Elderly Info

The food crisis in Guatemala is having a devastating effect on the elderly. Without enough to eat, many older people are becoming weak and malnourished, leaving them more vulnerable to illnesses that they cannot afford medical care for. They are unable to provide for even their most basic needs. In many cases, family members are unable to help as they struggle to feed themselves and their own children, leaving the elderly without any form of support and often living in heartbreaking conditions.

Please help us bring them the life-sustaining food and medical care that they so desperately need. General donations are used to ensure that we always have an adequate supply of food, medicine, and funds for meals, necessary medical treatment, and transportation. Monthly sponsorship would help feed one person, once a day for five days a week. Via blog and web album, we'll show you exactly where your aid is going and help you get to know the men and women whose lives you are changing.

If you would like to sponsor an elderly person for $35 a month, please click here and write "monthly sponsorship'' in the Other box. To make a one-time donation for medicine, rent, or other costs, please click here and enter "Elderly Care Program" in the Other box. Any questions can be directed to Amy at amy@mayanfamilies.org


Media on Mayan Families Elderly

Book:
Ancianos : Megan Gette + photos by Rob Bain, Nisa East, Rhett Hammerton and Hiroko Tanaka

Videos:
Mayan Families- Ancianos Stories : Nisa East

Mayan Families Elderly Feeding Care Program : Rhett Hammerton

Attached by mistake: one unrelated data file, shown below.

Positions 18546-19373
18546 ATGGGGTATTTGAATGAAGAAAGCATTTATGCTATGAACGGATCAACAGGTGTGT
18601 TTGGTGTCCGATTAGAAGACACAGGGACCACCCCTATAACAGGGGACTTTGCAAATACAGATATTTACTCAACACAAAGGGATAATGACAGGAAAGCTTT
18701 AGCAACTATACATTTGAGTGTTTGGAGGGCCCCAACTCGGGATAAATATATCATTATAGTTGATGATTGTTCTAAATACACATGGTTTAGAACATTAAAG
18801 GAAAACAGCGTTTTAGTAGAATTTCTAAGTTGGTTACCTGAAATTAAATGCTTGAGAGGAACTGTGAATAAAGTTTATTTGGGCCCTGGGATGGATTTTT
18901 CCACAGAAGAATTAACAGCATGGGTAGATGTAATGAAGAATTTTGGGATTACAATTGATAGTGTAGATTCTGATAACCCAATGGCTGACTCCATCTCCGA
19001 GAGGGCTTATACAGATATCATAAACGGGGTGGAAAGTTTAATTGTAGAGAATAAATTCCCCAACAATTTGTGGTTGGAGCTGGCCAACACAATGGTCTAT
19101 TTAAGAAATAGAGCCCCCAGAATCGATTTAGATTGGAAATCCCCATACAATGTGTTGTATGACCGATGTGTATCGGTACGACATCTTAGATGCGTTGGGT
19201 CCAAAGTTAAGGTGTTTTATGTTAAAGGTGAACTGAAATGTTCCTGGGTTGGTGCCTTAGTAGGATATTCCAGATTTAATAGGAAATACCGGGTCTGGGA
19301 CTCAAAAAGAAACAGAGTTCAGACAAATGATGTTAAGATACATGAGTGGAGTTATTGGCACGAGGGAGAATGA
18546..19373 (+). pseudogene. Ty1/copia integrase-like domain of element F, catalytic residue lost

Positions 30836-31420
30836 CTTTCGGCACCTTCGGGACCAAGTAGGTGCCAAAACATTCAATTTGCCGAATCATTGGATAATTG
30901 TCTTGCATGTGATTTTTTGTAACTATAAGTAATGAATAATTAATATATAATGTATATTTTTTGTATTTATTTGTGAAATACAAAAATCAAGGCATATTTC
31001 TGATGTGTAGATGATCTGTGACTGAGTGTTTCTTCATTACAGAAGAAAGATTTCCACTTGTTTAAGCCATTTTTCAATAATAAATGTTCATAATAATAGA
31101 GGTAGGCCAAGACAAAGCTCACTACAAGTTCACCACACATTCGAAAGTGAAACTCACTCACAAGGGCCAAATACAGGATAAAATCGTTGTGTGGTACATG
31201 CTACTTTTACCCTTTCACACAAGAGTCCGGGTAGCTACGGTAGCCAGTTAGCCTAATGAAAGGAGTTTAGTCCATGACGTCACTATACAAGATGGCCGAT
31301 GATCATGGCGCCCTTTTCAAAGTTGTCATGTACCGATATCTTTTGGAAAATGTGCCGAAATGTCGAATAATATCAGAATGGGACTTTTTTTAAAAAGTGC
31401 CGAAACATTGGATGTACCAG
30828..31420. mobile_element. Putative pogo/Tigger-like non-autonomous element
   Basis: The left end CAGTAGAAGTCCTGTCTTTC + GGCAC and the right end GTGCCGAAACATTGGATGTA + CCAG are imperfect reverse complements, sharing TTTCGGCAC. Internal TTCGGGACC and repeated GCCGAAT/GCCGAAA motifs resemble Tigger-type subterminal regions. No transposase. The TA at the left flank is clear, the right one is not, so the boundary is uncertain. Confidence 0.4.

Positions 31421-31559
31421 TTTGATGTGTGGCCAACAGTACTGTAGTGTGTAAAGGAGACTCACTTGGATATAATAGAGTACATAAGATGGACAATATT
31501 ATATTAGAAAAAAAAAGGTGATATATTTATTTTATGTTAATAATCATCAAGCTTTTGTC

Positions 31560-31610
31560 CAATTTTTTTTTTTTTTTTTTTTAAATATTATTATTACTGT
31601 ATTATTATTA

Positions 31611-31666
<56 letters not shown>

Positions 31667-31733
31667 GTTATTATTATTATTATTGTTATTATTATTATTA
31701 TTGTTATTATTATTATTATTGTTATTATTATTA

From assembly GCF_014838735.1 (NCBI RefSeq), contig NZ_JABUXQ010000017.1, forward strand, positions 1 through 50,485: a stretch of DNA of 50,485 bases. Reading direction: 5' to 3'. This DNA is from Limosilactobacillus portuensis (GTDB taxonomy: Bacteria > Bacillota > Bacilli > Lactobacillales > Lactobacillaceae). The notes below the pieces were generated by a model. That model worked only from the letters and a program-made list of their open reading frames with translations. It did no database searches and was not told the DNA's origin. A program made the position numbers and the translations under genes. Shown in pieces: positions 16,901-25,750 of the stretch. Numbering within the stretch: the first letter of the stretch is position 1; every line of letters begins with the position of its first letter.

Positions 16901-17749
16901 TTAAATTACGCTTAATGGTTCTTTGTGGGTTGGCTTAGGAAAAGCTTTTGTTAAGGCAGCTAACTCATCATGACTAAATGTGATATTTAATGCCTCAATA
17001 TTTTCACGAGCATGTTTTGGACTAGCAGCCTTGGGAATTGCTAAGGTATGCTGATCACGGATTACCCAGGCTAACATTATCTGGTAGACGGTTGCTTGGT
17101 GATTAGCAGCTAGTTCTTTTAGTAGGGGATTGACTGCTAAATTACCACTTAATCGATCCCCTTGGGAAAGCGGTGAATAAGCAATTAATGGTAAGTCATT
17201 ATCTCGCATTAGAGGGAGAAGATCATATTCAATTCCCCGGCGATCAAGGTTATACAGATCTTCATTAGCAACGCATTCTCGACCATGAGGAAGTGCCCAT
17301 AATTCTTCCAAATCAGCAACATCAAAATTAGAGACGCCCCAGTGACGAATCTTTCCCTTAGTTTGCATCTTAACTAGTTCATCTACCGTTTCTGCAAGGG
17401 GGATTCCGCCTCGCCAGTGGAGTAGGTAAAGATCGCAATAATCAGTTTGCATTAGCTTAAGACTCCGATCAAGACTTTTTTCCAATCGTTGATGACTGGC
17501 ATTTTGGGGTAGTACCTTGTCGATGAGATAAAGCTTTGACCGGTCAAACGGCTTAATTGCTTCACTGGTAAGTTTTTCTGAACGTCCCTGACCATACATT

Facing Hunger: Elderly in Rural Guatemala



Sep 26, 2010

Rosa Rafaela - Sponsored



Rosa is so happy to have a sponsor! Thank you for making such a huge difference in her life.

Rosa Rafaela was widowed 30 years ago, and now lives with her daughter, Rebeca, and her 10-year-old granddaughter, who is one of our sponsored students.  Rosa is a sweet, youthful woman, and lucky to live with her loving family, but Rebeca can hardly afford to feed herself and her daughter, and she cannot support her mother.  Rosa’s other daughter, Sara, is also unable to help: she lost her home during hurricane Stan (2005), and now struggles to feed herself and her 20-year-old special needs daughter.

To support herself, Rosa Rafaela sells tacos, bread with beans, and tostados every morning at the schools around Panajachel.  She earns about $8 a week, which is not enough to pay for food, clothing, and shoes.  

Rosa and Rebeca's former home
Until just about a year ago, Rosa and her family faced a housing crisis. Rebeca had been paying rent for their residence, but became ill and could no longer work. When the rent was four months overdue, the family was evicted and left with nowhere to go. The stress left Rebeca, who already had ulcers, trembling with nerves for days. Mayan Families put them up in a room until they could get back on their feet and pay rent. 

Christmas '09, with a
beautiful gift package
We are very happy to soon be marking the one year anniversary of their new residence, where they have not had trouble with the landlord or making payments. Still, rent here runs very high--about $80 a month--and so the food and medical attention that Rosa is being afforded through sponsorship is critical and tremendously helpful.

In the third week of September we took Rosa to the doctor because of some eye and skin conditions that needed attention. Those issues are being attended to, and the doctor said that Rosa has the blood pressure of a quincea├▒era (fifteen-year-old)! We were all quite delighted to hear it, but not surprised!

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